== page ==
How to Cope with an Identity Crisis

What to do when life changes and you’re not ready
Health Illustration

Illustration by Gloria Diianni

Life events such as having a baby, sending a child off to college or experiencing a global pandemic can throw a person for a loop, leaving one to look in the mirror and wonder “Who am I? What do I do now?”

We all are resistant to change,” says Peter Naitove, Psy.D., Ed.M., a NH certified school psychologist. Change that challenges our identity can be particularly difficult to accept.

Much of our sense of identity centers around what we feel is special about ourselves. “I think this is what we feel our individual gifts are — our talents, our interests, our passions, the ways that we stand out as unique. I think it’s especially about what brings us joy” as well as sadness and grief in our lives, says Carl G. Hindy, Ph.D., a retired clinical psychologist who now works exclusively with couples in a “retirement practice” in Exeter. “It’s so important that we all feel special in some way, so we’re not just a widget, just like everyone else. … That sense of our identity drives so much in our lives.”

Hindy points to his own life as an example. “I’ve spent my life working as a psychologist, and now I’m recently retired,” he says. “While I planned to do a little psychology practice [in retirement], COVID has prevented that, and I’m sort of struggling over that.”

Our sense of identity develops in various stages starting in early childhood, Naitove says. It’s shaped by the environment we grow up in, trauma and loss, our ethnicity, cultural background, and more. “It’s an incredible process,” he says. “There’s so much overlap with all these different aspects of our life. It’s very complex.”

As we progress through life, our identity continues to evolve. “There are shifts in one’s life,” Naitove says, “whether it’s natural shifts because of aging and growing, or they’re imposed on you through trauma or COVID” or other unexpected situations.

The upheaval that has been inescapable for everyone this year has led many to reflect on their identity, or to mourn the loss of some aspect of their identity. Newly unemployed individuals who previously considered themselves successful, for example, might feel that they now lack a valued dimension of their identity. This is where self-image, resiliency and adaptation are crucial characteristics, Naitove says. “We need to be careful in how we identify ourselves, and the language is important because if I say ‘I’m a very capable businessperson and if this doesn’t work out I can find something else,’ that’s different from thinking ‘This is all I can do and I can’t do it anymore.’”

Unfortunately, the social isolation that is prevalent in modern times — even prior to COVID-19 — can leave our sense of identity on shaky ground. Years ago, Hindy says, “we lived in cohesive neighborhoods with family on the block and we went to the same churches and social club at night, and had all these overlapping roles with the other people we were close to. Now that has all fractured. …There isn’t a whole ‘who am I’ reinforcement that there used to be.”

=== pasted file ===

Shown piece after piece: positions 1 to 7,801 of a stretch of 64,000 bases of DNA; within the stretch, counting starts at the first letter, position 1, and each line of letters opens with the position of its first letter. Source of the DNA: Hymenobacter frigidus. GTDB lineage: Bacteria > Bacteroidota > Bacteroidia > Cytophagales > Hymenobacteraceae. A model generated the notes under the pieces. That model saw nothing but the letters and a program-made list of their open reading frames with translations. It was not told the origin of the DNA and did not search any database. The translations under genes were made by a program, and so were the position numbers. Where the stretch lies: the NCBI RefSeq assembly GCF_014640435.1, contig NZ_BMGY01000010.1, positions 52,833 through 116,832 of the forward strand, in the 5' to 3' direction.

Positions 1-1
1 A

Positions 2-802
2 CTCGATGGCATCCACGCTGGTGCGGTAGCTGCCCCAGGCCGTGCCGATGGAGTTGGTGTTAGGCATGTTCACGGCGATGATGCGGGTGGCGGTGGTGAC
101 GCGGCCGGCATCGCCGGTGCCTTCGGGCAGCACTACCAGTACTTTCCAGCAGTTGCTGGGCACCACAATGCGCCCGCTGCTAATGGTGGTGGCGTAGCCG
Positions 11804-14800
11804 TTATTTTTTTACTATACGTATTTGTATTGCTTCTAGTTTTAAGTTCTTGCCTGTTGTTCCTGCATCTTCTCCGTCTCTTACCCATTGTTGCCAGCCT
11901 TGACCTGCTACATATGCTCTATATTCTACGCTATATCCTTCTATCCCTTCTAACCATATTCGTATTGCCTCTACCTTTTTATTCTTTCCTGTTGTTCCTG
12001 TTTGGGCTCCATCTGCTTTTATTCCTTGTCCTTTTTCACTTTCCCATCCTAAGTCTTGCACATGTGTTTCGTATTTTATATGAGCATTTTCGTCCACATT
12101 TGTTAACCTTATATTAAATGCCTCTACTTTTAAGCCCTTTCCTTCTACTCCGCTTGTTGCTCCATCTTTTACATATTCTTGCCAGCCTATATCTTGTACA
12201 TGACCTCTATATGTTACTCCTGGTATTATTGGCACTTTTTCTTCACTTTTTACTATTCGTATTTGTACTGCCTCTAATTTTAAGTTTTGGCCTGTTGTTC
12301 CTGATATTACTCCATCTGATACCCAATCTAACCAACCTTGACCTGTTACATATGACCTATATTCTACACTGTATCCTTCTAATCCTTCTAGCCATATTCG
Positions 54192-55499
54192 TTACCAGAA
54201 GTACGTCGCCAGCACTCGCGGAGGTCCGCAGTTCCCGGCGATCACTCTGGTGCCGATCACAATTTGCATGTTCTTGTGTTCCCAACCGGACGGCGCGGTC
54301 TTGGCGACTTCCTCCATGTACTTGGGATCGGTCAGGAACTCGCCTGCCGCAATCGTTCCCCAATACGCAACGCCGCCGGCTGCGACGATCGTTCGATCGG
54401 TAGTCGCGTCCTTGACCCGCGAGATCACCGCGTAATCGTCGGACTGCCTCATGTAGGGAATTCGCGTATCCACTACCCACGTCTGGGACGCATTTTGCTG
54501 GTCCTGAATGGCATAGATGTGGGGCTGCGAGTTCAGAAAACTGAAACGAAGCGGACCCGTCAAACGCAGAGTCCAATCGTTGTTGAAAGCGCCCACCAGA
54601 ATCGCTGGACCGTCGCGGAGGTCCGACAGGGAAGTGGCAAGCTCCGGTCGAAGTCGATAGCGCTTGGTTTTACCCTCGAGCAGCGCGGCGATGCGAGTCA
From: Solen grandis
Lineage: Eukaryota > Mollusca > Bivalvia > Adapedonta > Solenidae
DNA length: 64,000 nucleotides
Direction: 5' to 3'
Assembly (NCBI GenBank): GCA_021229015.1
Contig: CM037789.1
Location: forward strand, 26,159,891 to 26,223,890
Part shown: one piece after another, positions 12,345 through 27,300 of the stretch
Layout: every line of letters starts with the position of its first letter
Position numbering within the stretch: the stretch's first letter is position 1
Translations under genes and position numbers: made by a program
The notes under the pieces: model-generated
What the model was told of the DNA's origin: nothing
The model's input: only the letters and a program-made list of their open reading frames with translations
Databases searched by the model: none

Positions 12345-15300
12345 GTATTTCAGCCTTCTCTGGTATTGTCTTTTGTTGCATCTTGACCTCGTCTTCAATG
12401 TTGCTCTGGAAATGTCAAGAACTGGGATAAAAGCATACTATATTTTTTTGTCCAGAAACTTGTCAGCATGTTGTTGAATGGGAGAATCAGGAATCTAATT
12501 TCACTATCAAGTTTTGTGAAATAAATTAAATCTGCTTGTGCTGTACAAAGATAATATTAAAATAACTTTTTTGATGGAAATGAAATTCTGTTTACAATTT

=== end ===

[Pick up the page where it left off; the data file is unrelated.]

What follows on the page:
When change challenges or threatens your identity, reflect on your special talents, interests and passions, says Hindy, and ask “What brings me the most joy in my life? What do I really enjoy, and how can I steer toward those things?” To help maintain the emotional engagement he relished for 37 years as a therapist, in retirement Hindy has scheduled walking-and-talking times with friends. He also volunteers “in a way that relates to my particular identity. Like at the food pantry here in town, we can all stack the cans and fill the bags, but I’m trying to be the person that stands out in the street … and talks with the people waiting in line for food about what they’re going through, and how they’re dealing with COVID and whatever in their life. I’m trying to find ways to recreate some of the things that bring me a sense of meaning and purpose. It’s joy, meaning, purpose, engagement. I think those are the key words.” 

Tips for coping with an identity crisis

Both of the experts we spoke with about identity say that it’s important to remember, particularly during times of potential identity crisis such as job loss or a newly emptied nest, that we have many roles — and to beware social media, which can feed insecurities or perceived inadequacies as we compare ourselves to others.

“We each have multiple roles,” says Carl G. Hindy, Ph.D., a retired clinical psychologist who now has a limited practice in Exeter. One person might be a mother, daughter, sister, veterinarian and more, for example. “View yourself as the aggregate of all those roles,” Hindy says, “and see the value in that whole identity,” rather than breaking it up into little pieces. “Identity is the sum, or more than the sum of our parts.”

Also, believe in your ability to handle change, suggests Peter Naitove, Psy.D., Ed.M., a NH certified school psychologist. When you find yourself mourning the loss of some aspect of your identity, whether it’s your job, your youth or something else, “you have to adapt and say, ‘That’s not all I am,’” Naitove says. “Start to realize ‘I’m not one thing.’”

And as always, if you are struggling on your own, seek professional help.

Categories: Health & Wellness